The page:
Bush promotes e-health records, technology funding in address

In his sixth State of the Union address, President Bush last night said health IT advancements will help the country reduce health care costs and improve patient care.

The president told Congress that his administration will promote the greater use of electronic health records and other IT tools so health care will become more reliable and affordable.

'We will make wider use of electronic records and other health information technology to help control costs and reduce dangerous medical errors,' Bush said.

In particular, the administration will work to develop national health IT standards that will accelerate patient access to e-records, the White House said in a fact sheet released in conjunction with last night's speech. This effort includes a medical clipboard that will contain medical history and can only be accessed with a patient's consent.

The Health and Human Services Department late last year said they anticipate releasing health e-records systems in June that are certified as capable of exchanging data with other providers when the standards are decided.

More recently, HHS awarded several contracts totaling $18.6 million to four health care and health IT groups to develop prototypes for a nationwide health information architecture'the final piece of the health IT foundation.

Elsewhere, Bush asked Congress to renew the controversial USA Patriot Act and said the country must also strengthen its immigration enforcement and border protection, although he was not specific and did not mention any particular programs.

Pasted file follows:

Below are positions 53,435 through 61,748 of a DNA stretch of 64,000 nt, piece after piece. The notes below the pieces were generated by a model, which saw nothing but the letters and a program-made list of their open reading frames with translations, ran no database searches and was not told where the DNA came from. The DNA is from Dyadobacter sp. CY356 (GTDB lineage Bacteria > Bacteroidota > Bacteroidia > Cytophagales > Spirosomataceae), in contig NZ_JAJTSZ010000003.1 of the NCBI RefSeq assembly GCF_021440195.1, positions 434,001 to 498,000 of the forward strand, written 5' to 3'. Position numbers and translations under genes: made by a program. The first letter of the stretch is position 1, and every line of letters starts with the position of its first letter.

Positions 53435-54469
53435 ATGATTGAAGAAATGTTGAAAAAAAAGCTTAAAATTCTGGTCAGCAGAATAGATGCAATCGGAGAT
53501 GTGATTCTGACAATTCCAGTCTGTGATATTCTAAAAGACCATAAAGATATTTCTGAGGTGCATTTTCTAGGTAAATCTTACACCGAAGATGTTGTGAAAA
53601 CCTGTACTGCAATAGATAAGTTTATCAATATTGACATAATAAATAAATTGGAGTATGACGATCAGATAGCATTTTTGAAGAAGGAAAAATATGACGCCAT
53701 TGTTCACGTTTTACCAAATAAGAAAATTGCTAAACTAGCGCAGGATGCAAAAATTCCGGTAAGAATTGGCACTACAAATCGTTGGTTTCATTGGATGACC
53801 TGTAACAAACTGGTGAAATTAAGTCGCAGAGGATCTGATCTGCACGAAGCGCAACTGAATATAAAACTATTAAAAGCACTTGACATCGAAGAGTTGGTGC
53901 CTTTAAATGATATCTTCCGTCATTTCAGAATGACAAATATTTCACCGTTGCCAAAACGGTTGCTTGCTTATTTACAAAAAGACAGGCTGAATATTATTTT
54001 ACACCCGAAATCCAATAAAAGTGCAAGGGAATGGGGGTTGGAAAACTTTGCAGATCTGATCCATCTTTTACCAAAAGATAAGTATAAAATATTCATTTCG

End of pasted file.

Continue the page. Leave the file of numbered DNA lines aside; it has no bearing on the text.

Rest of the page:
The president also said his administration will create an American Competitiveness Initiative that will encourage innovation within the economy. Bush proposed to double the federal commitment to basic research programs in the physical sciences over the next 10 years so the country can further explore nanotechnology and supercomputing.

Moreover, Bush said he proposed to make permanent a research and development tax credit that will 'encourage bolder private-sector initiatives in technology. With more research in both the public and private sectors, we will improve our quality of life'and ensure that America will lead the world in opportunity and innovation for decades to come.'

At the same time, though, the president said he will continue reducing the growth of nonsecurity discretionary spending in his fiscal 2007 budget'due out Monday'and cut over 140 programs 'that are performing poorly or not fulfilling essential priorities.'

'By passing these reforms, we will save the American taxpayer another $14 billion next year and stay on track to cut the deficit in half by 2009,' the president said.


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